Rittelmeyer LF (1990). Leadership in an academic department of psychiatry. Academic Psychiatry, 14, 57-64.

Sinek,Simon. (2011) Start with Why.

Inspiring Emerging Vision:
An Inward Journey in the Mountains of Montana

Facilitated by Jackie Stevenson (Spirit of Leadership)
& Herb Stevenson (Cleveland Consulting Group)

September 12-16th, 2016
Blacktail Ranch, Wolf Creek, Montana, USA

Inspiring Emerging Vision: An Inward Journey in the Mountains of Montana

Prepare to make a positive difference in your life
and the lives of others.

Surrounded by the majestic Montana wilderness, the living system of nature, free-spirited horses and the collective wisdom of community, you can expand your capacity to inspire your visions to emerge.

  • Build Generative Community: Supporting Your Vision
  • Create Relationship within Living Systems: Clarifying Your Vision
  • Discover Your Authentic Presence In Nature: Engaging Your Vision
  • Experience Emergent Awareness: Listening to Your Vision
  • Meet Your Emergent Future: Bringing Your Vision Home

Join the adventure listening intuitively from within, engaging in generative dialogue, learning from the interconnectivity of nature, opening to a future that wants to emerge for yourself and your organizations and being there to greet it.

Learn more...

Executive & Life Coaching:
A Journey into Advanced
Skill Building

October 9-14, 2016
Punderson State Park, Cleveland Ohio

Executive & Life Coaching: A Journey into Advanced Skill Building is a “coming- home” experience for those seeking to build upon their existing coaching skills. It is an indepth experience steeped in personal growth through self awareness and professional development through a refinement of your coaching/consulting skills. Though based in gestalt/ontological theory, the core concepts will be “use of self”, “presence” and “paradoxical theory of change” which permeate many coaching philosophies. In addition, we will include a form of peer coaching that is gaining momentum as a leader development process as well as a team development process.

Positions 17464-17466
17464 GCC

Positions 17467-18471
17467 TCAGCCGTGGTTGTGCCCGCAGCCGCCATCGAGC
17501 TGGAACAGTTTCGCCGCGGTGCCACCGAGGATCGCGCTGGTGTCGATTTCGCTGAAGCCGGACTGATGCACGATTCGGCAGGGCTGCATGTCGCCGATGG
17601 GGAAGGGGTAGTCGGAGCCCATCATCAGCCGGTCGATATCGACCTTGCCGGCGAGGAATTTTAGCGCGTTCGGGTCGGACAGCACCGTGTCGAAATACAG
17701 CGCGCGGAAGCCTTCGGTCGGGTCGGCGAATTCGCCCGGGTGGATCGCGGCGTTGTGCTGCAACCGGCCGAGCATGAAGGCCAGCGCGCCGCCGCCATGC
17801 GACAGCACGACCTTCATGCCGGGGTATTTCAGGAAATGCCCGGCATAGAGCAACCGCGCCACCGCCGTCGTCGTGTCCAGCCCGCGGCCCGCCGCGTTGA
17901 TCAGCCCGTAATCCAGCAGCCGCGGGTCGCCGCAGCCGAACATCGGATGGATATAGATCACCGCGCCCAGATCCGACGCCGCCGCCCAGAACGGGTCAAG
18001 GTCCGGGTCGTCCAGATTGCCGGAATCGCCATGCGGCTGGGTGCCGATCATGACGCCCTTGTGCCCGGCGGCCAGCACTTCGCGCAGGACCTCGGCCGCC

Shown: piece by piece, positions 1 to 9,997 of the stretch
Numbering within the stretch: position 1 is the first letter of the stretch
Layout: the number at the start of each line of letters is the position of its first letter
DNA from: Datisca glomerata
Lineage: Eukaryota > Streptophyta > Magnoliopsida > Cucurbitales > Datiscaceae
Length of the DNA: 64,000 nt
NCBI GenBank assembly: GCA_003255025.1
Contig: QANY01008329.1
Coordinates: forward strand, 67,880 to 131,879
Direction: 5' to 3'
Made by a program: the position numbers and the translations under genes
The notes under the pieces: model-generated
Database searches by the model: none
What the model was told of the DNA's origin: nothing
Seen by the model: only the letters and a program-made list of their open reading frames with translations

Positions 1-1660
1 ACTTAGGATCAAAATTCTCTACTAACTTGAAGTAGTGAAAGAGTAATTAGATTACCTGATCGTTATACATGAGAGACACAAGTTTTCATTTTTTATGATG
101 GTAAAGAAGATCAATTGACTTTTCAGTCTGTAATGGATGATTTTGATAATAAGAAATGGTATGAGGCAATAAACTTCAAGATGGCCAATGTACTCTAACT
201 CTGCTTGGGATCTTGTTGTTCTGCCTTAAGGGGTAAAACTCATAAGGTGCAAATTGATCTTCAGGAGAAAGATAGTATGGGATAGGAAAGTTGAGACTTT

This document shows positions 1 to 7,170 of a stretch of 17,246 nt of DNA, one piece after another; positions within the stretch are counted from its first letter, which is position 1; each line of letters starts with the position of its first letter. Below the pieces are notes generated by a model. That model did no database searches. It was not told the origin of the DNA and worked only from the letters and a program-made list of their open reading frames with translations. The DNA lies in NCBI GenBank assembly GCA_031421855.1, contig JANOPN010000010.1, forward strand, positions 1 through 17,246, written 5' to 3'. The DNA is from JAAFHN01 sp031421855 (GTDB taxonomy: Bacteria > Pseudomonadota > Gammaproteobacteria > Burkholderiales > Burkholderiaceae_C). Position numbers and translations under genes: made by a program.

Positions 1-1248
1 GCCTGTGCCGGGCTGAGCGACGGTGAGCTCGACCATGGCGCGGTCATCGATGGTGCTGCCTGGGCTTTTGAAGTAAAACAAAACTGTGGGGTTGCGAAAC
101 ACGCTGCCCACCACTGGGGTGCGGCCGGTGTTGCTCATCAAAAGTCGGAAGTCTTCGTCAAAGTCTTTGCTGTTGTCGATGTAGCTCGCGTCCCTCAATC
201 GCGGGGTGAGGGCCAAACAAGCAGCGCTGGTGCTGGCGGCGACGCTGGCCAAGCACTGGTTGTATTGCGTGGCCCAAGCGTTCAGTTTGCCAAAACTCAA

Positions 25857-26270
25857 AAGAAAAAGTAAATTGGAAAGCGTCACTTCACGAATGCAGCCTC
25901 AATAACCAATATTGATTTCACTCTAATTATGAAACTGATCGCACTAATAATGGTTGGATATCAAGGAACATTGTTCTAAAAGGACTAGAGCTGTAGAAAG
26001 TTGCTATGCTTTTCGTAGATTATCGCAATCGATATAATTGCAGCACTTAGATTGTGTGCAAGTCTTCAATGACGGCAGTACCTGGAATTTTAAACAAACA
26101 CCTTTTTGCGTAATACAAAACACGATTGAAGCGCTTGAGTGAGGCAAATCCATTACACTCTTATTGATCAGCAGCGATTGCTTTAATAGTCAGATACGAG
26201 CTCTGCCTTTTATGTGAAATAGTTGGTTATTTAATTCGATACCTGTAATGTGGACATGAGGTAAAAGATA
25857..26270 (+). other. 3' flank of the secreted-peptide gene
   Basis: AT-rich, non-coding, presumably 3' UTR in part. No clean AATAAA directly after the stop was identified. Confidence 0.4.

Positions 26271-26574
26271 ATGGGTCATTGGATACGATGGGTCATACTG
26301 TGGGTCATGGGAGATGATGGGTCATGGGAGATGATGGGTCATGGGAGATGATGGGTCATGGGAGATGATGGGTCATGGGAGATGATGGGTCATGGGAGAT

Executive & Life Coaching: A Journey into Advanced Skill Building is an intensive experience that requires a commitment to expand your knowledge and practice. This translates into an extensive manual of original writings from my 30 years of executive coaching and consulting. In addition, supporting articles that influenced the writings will be available to further deepen your practice knowledge. In short, reading to deepen will support your process.

Learning Objectives

After completion of this workshop, you will be able to:

  • use assessments as a coaching tool
  • create individual development plans from assessments
  • understand the differences between coaching, therapy, consulting and supervision
  • apply various coaching models; e,g GOOD, Gestalt, Peer, U-Theory
  • apply the coaching contact model to highlight breakdowns in client development
  • confidently coach in most any situation within your field

Learn more...